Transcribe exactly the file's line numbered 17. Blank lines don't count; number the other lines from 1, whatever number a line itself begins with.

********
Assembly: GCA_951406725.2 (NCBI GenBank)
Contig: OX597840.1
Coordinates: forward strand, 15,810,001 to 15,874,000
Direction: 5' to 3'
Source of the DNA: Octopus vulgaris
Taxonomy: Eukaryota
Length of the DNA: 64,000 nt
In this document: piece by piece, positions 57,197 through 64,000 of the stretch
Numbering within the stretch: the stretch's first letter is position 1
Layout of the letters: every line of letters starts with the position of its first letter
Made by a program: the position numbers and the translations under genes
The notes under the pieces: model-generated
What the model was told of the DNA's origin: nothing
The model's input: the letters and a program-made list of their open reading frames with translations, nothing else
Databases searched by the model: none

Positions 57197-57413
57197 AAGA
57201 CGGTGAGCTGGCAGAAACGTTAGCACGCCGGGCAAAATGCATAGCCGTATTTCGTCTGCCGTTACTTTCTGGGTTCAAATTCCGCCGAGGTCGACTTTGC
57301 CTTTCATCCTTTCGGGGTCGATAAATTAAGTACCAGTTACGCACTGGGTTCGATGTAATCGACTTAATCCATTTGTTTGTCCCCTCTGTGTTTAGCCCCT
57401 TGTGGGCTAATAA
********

57197 AAGA